When creating your email message, you should select what type of message you want to send (for example, “File attachment” or “E-mail”) and where it is going to be as well as your mail server address.
When you are done with that, click on “Attachments” in the menu bar and then click on “Attach File…”; a window will open that will let you select what file to attach (for information about how to format text with different types of files, check out my blog post here):
Yes, there is an important exception here: we do not allow any attachments of any kind (documents) inside our application, so if you want to attach something other than a document like a video or image file — use this option instead. When building for iOS we recommend using this option instead of clicking on the item itself because it will display the file name in place of its name when navigating through the file structure using Spotlight or other apps built for iOS—which is also helpful for backup purposes (which I will touch upon later). If you do use this option for attachments instead of clicking on an item itself then make sure that your selected file name matches exactly what appears in your attachment dialog box at the bottom—trimming off some characters is not a problem so long as they are under half-way full characters only—and be sure that these characters exactly match up with those listed in your attachment dialog box too (so no HTML tags). If they don’t match up I would recommend that you make sure that they are all lower case too — but if they are all upper case then make sure they are all capitalized too! Also take note that some apps may treat lower case strings differently than capitalized ones so if yours doesn’t exactly match mine then double check! There may also be some other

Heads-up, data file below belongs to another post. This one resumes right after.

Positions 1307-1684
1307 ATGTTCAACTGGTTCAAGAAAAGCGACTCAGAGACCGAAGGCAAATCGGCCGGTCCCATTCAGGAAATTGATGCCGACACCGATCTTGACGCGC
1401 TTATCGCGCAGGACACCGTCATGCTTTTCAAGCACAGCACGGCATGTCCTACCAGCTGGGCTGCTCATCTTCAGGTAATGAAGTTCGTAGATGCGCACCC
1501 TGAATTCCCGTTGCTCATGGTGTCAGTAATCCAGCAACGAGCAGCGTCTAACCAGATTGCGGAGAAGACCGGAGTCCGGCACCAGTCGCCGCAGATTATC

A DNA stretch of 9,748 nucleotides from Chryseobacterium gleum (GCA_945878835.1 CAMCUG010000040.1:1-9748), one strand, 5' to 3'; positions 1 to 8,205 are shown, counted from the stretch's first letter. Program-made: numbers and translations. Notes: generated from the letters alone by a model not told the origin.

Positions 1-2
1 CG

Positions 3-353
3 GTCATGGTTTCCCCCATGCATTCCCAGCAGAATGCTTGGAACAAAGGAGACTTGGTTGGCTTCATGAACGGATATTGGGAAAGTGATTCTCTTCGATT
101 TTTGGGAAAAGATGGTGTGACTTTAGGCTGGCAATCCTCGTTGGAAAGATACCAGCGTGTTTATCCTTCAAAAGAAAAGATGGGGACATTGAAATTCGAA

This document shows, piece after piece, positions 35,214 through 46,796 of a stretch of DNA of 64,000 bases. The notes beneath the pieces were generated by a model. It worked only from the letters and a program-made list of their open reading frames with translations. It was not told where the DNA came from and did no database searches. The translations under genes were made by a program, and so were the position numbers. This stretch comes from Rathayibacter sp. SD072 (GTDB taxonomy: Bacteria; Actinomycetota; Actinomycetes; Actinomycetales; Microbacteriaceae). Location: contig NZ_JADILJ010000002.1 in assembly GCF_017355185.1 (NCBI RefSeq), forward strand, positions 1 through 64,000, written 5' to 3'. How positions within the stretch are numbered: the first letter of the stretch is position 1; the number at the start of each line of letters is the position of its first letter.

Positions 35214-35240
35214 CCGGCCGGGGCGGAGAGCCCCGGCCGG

Email is a great way to communicate, but it is not a very good way to get your message across. There are too many rules, too many hoops to jump through, and too many hoops for you to jump through in the first place.